NGOs continue to face difficulties accessing Gaza
During the reporting period, NGOs continued to face difficulty accessing the Gaza Strip to carryout humanitarian work. Humanitarian personnel are able to enter Gaza through Erez crossing only after receiving prior clearance by the Israeli authorities. During the period, many NGOs did not receive a response from the Israeli authorities regarding their applications, while others were requested to provide additional information regarding their specific mandates, activities, funding sources, etc. Others have been denied entry altogether. A key problem has been inconsistency in the process; some staff members are informed that they have been approved, only to be denied entry when they reach Erez. In other cases, staff receive conflicting information from Israeli authorities regarding regulations that must be met before entry is allowed.

As of 28 January, there were over 30 internationals working with NGOs in Gaza and there were outstanding requests for over 140 NGO staff to enter. The inability of NGOs to enter their humanitarian staff into the Gaza Strip, along with inconsistent, unpredictable procedures, impedes NGOs’ ability to effectively plan their humanitarian response and obstructs efforts to address the humanitarian crisis brought about by 18 months of closure and Israel’s recent military operation.

Gaza Crossings
The higher numbers of truckloads entering Gaza since 28 December 2008 continued during the reporting period. From 19-25 January, almost 604 truckloads entered through Kerem Shalom, and 329 truckloads of grain entered though the Karni conveyor belt.


Gaza food supply: Karni conveyor belt
operating, large influx of wheat into
Gaza
From October through the end of 2008, there were severe wheat shortages in Gaza, resulting in the closure of Gaza’s wheat mills on several occasions. From 19-22 January, the conveyor belt located at Karni crossing was opened for the first time since 16 December 2008, allowing of 173 truckloads of wheat grain were allowed into Gaza, bringing the average number of truckloads of wheat grain per day entering into Gaza in January to more than twice the daily average entered in December and November 2008, although it remains less than one third than it was in July 2008—the month immediately following the 19 June ceasefire. Long queues at bakeries continued through the reporting period. (See Chart below)



Despite the increase in truckloads of in food products entering Gaza, food price increases, lack of currency, and the destruction to agricultural fields have all contributed to difficulties of Gazans to access food. All 10 UNRWA distribution centres are distributing daily food rations to approximately 25,000 people. During the reporting period, WFP distributed 95 tonnes of food to some 6,000 beneficiaries in Gaza and North Gaza, and on 26 January, began a school feeding program to provide milk, biscuits and canned meat to students.

West Bank
Protests against the Barrier and the Israeli Gaza offensive continued in the West Bank villages of Ni’lin, Bil’in (Ramallah), Jayyus (Qalqiliya) and Ma’sara (Bethlehem). Some demonstrations developed into violent clashes between stone-throwing demonstrators and Israeli security forces, who responded with live ammunition, rubber-coated bullets, teargas and physical assault. As a result 24 Palestinians, including eight children, one Israeli and two foreign activists were injured.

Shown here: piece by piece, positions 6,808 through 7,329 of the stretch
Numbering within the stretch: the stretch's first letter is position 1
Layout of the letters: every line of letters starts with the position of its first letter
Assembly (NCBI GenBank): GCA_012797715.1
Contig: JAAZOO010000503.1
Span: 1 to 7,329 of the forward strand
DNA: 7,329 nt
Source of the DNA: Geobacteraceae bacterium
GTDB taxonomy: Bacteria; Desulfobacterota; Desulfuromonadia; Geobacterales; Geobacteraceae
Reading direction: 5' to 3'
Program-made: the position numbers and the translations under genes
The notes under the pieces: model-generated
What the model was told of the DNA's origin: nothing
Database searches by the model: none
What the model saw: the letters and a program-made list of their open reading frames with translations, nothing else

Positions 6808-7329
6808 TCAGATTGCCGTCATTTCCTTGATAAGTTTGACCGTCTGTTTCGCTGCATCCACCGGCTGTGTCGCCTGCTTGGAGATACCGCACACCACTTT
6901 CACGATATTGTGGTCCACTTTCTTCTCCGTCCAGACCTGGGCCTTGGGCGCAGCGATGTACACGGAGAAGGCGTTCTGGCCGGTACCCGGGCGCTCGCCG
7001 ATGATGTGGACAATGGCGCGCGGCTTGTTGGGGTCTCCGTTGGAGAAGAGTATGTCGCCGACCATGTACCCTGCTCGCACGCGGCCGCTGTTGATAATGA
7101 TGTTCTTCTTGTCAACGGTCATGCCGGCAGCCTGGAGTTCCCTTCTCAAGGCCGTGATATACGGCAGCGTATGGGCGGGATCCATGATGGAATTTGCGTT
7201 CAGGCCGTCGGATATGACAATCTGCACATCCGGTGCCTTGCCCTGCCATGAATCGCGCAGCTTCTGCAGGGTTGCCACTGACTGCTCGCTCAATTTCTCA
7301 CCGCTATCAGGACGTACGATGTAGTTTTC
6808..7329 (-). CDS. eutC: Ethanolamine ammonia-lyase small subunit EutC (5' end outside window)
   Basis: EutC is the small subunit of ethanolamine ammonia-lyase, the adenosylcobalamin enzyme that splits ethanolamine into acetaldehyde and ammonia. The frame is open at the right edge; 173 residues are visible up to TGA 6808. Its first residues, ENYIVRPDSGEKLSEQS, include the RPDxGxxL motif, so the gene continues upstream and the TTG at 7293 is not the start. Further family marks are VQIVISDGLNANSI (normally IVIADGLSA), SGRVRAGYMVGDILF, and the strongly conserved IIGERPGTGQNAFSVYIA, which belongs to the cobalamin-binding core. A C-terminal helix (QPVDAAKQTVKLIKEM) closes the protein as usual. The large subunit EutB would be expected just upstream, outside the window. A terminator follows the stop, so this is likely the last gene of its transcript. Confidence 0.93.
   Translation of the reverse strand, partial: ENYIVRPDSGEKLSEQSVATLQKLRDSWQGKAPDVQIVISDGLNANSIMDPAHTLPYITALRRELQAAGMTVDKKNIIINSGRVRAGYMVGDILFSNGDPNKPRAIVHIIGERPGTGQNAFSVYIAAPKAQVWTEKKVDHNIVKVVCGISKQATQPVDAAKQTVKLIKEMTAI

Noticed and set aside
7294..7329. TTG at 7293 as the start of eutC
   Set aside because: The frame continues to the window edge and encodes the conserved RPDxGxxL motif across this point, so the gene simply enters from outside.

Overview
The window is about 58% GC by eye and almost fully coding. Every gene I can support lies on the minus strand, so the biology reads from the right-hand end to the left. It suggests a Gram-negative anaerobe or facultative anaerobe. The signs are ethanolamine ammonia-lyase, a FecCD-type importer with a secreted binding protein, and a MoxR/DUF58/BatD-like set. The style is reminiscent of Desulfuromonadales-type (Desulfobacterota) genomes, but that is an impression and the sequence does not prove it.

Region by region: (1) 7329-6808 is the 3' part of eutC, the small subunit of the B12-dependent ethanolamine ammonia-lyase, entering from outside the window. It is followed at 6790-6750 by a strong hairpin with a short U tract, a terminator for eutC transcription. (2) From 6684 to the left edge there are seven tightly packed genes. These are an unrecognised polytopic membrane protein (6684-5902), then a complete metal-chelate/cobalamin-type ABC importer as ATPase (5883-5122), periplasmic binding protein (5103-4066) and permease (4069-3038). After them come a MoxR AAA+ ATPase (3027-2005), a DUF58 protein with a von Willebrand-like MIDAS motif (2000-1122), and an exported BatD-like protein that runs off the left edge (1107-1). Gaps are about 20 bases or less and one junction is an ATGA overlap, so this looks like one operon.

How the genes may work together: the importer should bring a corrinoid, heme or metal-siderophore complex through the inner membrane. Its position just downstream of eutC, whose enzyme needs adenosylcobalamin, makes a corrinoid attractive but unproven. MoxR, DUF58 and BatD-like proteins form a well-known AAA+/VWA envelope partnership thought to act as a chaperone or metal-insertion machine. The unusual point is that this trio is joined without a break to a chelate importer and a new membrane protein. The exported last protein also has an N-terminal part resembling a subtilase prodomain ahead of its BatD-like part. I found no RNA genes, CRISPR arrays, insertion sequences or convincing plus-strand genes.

In addition, several incidents of stone-throwing at IDF checkpoints resulted in three Palestinian injuries this week. The total number of Palestinians arrested this week by the Israeli security forces continued to increase and reached 142, continuing a four-week upward trend.



On 25 January, for the second week in a row, Israeli military forces conducted search and arrest operations in the town of Husan (Bethlehem). The IDF entered the village at midnight and imposed a 19-hour curfew. Fifteen Palestinian children were arrested. The Israeli forces converted seven houses into military observation points and searched two mosques. Previously, on 21 Jan. Israeli authorities handed out two stop-work orders against two homes in the village. The two homes are under construction.

A general closure was imposed by the Israeli authorities on the West Bank from 22 January to 24 January. Palestinians were not allowed to enter East Jerusalem for the Friday prayer with the exception of worshipers over 45 years old holding special permits

West Bank access and closures
On 22 January in the northern West Bank (Jenin, Tulkarm, Qalqiliya and Salfit districts), Israeli authorities renewed the orders issued for requisitioning the land on which the Barrier was built and extended them to 31 December 2011. The area between the Barrier and the Green Line has been closed since October 2003. According to research conducted by OCHA and UNRWA, only about 20% of those who used to work the land in this area now receive permits.

In the southern part of the West Bank, Israeli military forces re-instituted six closures previously removed in the area of Massafer Yatta (Hebron).